Resilient Families Blog: Reflections on “$2.00 a Day: Living on Almost Nothing in America”
(4.28.16) I was really moved by Kathryn Edin’s recent address at the City Club, as it served as a reminder of how easy it is for families to fall through the cracks, often in spite of incredible efforts on their part. And it affirmed that – contrary to popular misconceptions that resilience is an innate quality in some people but not others – true family resilience relies on a functioning safety net that offers access to basic needs resources in tough times, and does so in a way that also affords dignity and acknowledges the strengths and assets that are present in all families.
The safety net needs some major mending so that parents that are working hard to provide for their families and raise their children to be productive citizens, actually have a shot at reaching those goals. This is part of the promise of American society afterall, that if you work hard and play by the rules, you can get ahead. Yet, Kathryn Edin’s research uncovers a largely unacknowledged segment of American families doing just that – working hard and trying to play by the rules – yet living in conditions that, in many respects, rival the third world… sometimes lacking electricity and running water, facing hunger and exhaustion, and subject to unsafe living and working environments which compromise physical and mental health. In one of the richest countries in the world, there ought to be universal protections and supports that enable families like those Dr. Edin profiles to convert their hard work into a better life for themselves and their children. And those resources should be brought to bear in a way that acknowledges their strengths, supports their dignity and seeks to include them in the American dream.
Dr. Edin’s research shines a light on families struggling to survive, and her book and speech contained some important suggestions about ways we can begin to rectify this situation. Here’s my synopsis of her speech in case you missed it.
Dr. Edin, Bloomberg Distinguished Professor at Johns Hopkins University, told the audience about her work studying the nation’s welfare program and recipients in the early 1990s, and how she returned to the field in the summer of 2010 to update her earlier work. Despite the reported success of the welfare reform act signed into law in 1996 by President Bill Clinton, Dr. Edin was surprised to find that many families she spoke with had no visible means of cash income from any source.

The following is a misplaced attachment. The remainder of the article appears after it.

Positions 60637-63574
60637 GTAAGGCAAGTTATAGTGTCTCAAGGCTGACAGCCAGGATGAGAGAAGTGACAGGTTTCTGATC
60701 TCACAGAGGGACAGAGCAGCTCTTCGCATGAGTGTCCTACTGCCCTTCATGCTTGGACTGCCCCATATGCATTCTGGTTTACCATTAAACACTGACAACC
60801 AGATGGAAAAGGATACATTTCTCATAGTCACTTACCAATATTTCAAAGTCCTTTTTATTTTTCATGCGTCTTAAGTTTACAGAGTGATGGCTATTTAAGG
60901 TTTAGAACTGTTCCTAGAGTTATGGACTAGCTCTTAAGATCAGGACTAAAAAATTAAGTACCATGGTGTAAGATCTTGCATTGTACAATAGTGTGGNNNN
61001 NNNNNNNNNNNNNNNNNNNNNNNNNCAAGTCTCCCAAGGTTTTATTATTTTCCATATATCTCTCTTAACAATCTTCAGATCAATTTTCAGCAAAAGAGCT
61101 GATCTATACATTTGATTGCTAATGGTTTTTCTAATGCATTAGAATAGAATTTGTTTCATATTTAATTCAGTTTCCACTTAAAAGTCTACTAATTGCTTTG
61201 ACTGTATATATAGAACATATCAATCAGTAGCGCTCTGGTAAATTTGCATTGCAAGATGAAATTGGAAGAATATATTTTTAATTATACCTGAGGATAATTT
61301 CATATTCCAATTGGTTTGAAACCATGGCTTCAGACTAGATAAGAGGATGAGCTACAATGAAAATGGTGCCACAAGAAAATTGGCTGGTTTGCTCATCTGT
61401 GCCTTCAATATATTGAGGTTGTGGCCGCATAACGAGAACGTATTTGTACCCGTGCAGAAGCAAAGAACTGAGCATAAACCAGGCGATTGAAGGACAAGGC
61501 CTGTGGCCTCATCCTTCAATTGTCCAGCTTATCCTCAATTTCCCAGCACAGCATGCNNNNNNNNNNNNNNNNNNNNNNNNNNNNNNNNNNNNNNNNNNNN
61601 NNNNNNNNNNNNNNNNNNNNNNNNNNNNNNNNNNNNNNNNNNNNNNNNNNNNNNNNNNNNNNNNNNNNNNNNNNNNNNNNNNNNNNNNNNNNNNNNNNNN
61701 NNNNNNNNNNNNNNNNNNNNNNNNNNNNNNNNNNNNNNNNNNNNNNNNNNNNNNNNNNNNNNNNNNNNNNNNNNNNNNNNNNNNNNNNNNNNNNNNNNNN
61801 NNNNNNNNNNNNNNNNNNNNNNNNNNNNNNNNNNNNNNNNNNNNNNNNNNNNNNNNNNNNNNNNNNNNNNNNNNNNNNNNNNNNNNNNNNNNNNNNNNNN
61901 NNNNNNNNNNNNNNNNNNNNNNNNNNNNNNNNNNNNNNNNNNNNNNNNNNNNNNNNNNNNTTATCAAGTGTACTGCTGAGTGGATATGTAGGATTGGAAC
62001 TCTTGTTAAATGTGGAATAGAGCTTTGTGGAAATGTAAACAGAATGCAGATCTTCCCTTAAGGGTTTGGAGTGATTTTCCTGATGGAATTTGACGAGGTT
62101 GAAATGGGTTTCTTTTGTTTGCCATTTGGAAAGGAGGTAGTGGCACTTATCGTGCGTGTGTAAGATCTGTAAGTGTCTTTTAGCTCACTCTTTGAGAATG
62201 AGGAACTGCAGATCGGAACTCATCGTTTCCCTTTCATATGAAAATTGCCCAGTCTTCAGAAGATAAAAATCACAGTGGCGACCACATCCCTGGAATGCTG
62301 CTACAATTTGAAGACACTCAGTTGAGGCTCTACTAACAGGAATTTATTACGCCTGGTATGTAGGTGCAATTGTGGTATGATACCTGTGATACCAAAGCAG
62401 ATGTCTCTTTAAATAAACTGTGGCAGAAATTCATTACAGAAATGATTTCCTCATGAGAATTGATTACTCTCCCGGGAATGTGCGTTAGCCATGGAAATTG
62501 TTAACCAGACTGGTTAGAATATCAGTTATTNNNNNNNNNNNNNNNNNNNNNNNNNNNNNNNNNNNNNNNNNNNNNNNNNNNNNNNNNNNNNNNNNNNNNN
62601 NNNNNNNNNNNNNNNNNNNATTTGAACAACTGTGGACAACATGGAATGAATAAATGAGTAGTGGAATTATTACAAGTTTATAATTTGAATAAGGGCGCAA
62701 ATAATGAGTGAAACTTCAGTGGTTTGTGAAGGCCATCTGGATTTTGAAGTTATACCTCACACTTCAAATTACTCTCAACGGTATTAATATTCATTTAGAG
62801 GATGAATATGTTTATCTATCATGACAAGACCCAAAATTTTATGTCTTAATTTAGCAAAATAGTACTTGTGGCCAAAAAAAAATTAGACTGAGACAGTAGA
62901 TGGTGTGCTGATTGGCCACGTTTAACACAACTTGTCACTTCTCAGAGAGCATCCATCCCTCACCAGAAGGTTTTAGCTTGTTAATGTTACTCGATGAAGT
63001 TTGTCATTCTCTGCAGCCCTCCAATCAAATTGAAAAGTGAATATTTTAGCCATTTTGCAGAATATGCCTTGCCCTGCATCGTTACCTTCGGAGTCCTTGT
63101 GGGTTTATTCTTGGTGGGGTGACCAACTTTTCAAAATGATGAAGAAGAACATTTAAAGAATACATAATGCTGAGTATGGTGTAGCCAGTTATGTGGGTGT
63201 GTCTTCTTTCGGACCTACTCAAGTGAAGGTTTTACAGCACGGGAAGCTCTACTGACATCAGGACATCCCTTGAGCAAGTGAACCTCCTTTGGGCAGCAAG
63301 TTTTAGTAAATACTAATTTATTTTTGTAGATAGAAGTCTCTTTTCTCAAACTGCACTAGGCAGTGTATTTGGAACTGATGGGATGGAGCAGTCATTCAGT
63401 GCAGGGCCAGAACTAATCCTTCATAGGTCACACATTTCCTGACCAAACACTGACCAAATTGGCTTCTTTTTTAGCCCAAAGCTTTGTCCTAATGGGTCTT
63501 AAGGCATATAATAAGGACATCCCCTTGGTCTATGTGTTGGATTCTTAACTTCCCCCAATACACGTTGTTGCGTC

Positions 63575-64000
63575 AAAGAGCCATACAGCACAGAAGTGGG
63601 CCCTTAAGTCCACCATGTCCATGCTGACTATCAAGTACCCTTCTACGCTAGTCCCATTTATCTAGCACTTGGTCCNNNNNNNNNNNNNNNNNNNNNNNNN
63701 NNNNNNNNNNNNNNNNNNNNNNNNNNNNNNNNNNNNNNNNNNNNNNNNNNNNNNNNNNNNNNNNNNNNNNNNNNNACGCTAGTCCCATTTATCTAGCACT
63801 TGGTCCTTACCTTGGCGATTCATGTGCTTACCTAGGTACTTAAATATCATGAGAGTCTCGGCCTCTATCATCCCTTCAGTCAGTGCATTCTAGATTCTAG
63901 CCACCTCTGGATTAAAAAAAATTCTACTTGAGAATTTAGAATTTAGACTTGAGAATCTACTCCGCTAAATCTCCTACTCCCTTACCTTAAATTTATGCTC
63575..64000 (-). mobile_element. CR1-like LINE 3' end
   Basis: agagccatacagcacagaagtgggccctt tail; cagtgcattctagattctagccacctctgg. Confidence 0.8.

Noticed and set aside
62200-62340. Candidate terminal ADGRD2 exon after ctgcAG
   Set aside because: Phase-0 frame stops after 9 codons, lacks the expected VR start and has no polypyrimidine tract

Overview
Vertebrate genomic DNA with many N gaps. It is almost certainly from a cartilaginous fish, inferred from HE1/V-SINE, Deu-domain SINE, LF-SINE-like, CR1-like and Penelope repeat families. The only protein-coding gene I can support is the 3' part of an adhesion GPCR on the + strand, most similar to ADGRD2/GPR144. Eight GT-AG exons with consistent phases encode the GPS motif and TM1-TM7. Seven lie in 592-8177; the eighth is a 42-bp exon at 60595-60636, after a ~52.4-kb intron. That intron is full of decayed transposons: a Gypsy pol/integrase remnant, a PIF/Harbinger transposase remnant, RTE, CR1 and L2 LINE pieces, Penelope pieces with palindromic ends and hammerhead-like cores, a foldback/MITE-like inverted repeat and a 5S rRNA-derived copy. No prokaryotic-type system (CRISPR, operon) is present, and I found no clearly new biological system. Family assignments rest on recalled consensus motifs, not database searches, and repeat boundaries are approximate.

She realized that a new kind of poverty had arisen in America, one so deep that social scientists didn’t even think to look for it.
She told of visiting a young woman named Ashley – who was a child when she first met Dr. Edin as the author was conducting her research in the 90s. Dr. Edin described finding Ashley visibly depressed and struggling to support the head of her two-week-old infant as she rocked her in an apartment with no food, no formula and almost no furniture. When she asked Ashleyabout her income and expenses, she discovered the woman had no earned income, no welfare, no cash coming in at all. Dr. Edin gave Ashley the usual interview stipend of $50 and – worried for her – made up an excuse to return to see her the next day.
When Dr. Edin returned, she discovered what a difference that $50 had made. There was formula on the shelf, and Ashley had used some of the money to get a home perm to style her hair and get a new (thrift-store) pant suit so she could go job hunting.
This caused Dr. Edin to wonder: In the world’s most capitalist country, is there something essential about cash? Could a little bit of cash typically make the kind of difference it had made for Ashley? And just how common was this kind of cash-less existence?
Returning to Harvard, where she was a professor at the time, she teamed up with H. Luke Shaefer, a visiting University of Michigan professor, who was also the nation’s leading expert on the Census Bureau’s Survey of Income and Program Participation (SIPP).
To see if statistics reflected what Dr. Edin had observed in the field, Shaefer analyzed the SIPP data. He discovered that since the passage of welfare reform in 1996, the number of families living in $2-a-day poverty (the World Bank’s threshold for extreme poverty) had more than doubled, reaching 1.5 million households in early 2011. Reports from food banks and government food stamp data further confirmed Dr. Edin’s fear that “things on the bottom have gotten significantly worse.”